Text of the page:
I came up with this DIY design almost year ago, but was too ill to make it myself. Looking at it you might wonder why that should be so, as it’s very simple – the question should give you an idea of just how ill I am (plus I only recently had the idea of using the toilet frame). Even now, and I’m very much better than I was a year ago, it was exhausting just fetching the frame from the bedroom and cleaning it up (it’s not been used for years – I have another in the bathroom).
I’m supposed to elevate my legs, particularly my right one which is worse, by far, than my left, and currently sports a blossoming ulcer (my nurses tell me it’s showing signs of healing – I hope they’re right).
It has proven quite impossible to do that, as my nurses insist that I do, without inflicting severe pain on myself because it puts pressure on tissues which are already badly damaged. This design, utilising a portable toilet support frame and neoprene camera straps, is hugely adjustable and supports my leg without putting pressure on any of the damaged areas (for now, just above my right ankle, on the outside but, in the past it has been almost the entire lower leg from toes to just below the knee).
This support works perfectly now and – just in case it all goes to hell again – it would have worked last year too as it puts no pressure on the then damaged areas. My heel rests on the far strap, the closer one goes behind my knee. If one side, which is fabric, proves slippery, it can be flipped as the other side is grippy neoprene.
This is the basic set-up (I have a third strap which I might use to keep my foot in position in case I fall asleep). It’s currently on its lowest setting.
And this is the thing in use. It can be raised as needed – the legs are adjustable – and the straps can also be tightened more though they feel fine for now, at least. And, of course, more straps can be added if needed. The straps should stay in place. If not, I can run webbing straps between them but I’ve tried it out and I think they’ll be OK.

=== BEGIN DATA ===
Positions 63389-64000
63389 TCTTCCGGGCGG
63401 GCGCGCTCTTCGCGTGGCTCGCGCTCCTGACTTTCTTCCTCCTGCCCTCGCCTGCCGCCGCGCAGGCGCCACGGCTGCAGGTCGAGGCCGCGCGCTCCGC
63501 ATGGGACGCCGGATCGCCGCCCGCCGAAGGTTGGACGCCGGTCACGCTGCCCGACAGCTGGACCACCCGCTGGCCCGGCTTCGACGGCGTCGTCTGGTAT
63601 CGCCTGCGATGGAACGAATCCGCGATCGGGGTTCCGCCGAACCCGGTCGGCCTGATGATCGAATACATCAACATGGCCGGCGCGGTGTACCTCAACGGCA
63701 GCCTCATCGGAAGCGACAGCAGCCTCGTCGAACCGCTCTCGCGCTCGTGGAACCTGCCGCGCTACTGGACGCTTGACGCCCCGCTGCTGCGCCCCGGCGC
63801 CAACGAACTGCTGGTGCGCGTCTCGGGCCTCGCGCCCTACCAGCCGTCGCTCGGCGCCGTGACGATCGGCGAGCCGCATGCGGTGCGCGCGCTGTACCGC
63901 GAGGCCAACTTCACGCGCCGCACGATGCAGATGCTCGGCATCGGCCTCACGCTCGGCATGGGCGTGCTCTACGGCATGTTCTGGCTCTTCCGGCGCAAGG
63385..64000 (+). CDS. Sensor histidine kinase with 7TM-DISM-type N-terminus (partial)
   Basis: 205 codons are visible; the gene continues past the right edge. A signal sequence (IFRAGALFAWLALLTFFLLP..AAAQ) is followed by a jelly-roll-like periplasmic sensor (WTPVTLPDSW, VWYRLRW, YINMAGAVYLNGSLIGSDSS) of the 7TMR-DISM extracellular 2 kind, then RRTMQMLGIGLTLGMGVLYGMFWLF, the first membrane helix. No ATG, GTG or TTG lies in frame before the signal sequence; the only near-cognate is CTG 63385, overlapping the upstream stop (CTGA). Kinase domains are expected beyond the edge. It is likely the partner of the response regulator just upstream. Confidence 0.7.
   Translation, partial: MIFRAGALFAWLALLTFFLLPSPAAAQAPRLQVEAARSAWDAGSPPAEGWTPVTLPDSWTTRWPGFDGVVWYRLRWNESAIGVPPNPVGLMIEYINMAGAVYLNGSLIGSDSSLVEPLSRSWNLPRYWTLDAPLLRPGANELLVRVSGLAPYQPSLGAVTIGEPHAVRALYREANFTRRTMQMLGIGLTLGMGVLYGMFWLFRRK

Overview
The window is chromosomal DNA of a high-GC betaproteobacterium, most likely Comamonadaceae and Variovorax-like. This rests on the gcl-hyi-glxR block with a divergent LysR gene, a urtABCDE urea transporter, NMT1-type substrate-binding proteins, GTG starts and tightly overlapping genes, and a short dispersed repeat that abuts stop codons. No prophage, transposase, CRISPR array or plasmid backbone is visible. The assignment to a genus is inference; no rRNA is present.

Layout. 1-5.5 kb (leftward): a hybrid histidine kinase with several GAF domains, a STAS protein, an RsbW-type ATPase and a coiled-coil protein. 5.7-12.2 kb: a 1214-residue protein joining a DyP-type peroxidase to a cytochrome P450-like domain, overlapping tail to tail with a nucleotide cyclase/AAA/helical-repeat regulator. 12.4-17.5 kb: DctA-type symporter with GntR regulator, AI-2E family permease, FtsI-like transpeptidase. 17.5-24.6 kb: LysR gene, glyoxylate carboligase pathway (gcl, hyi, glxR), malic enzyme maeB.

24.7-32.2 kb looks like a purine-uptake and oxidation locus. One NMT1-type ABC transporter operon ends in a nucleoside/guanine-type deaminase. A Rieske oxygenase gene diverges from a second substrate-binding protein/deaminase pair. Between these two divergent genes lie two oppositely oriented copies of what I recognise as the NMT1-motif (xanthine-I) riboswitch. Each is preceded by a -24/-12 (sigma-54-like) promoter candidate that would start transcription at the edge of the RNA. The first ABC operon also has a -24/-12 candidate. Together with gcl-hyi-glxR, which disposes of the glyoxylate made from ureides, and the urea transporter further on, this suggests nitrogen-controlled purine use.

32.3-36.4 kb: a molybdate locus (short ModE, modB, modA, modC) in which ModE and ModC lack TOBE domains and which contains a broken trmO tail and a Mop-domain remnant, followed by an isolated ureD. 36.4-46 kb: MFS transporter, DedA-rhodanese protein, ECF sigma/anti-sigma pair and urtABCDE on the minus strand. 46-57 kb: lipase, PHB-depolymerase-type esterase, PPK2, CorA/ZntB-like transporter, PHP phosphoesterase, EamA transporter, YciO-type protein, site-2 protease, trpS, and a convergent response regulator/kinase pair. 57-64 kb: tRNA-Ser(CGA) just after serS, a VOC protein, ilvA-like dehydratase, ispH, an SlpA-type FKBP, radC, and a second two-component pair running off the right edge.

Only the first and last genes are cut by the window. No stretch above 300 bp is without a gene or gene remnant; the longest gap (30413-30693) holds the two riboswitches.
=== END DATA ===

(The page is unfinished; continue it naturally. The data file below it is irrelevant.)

The toilet support I already had (they cost about £25), the straps cost me £2.28 each from Amazon. What Amazon don’t tell you – and they’re doing this far too often – is that they were shipped not from the UK, but from China,** which explains why they’ve taken so bloody long to get here. Still, they were cheap (in the UK good ones are £20 or so each), and enabled me to test the idea economically. Though I’d have paid more to get them sooner, had I known.
**They arrived with another order I’d also assumed was from the UK but was from Belgium.
The straps are wide enough to be comfortable, but if you’re fatter than me or – often a problem with lymphoedema – badly swollen, I’d suggest using them in pairs. Or opt for tripod straps which are designed to take more weight.
Make sure, too, that the straps are parallel – some camera and tripod straps are asymmetrical, like this one I bought for my tripod. The reason for that is the head of the tripod is much heavier than the foot, so the point of balance is closer to the head, hence the strap is wider there.
Update: I’ve added the third strap as a foot support – works very well too. It also has the advantage of locking the closest strap in position.
There is one problem I don’t have an answer for. Whenever I elevate my leg – and this includes being in bed, where I’ve cut down a foam wedge to hold my leg in place – when I lower my leg or get out of bed, the fluid that’s drained out of it rushes back, and the pain is pure agony.
In bed I get around this by taking a dose of Oramorph half an hour before I get up. Not a perfect solution but it reduces the pain to a tolerable level (though I appreciate what’s tolerable will vary from person to person). During the day I might just have to live with it.
Or not – it has been a major disincentive to elevating my legs in the past, and might continue to be so. Time will tell.
© R. W. Graves 2014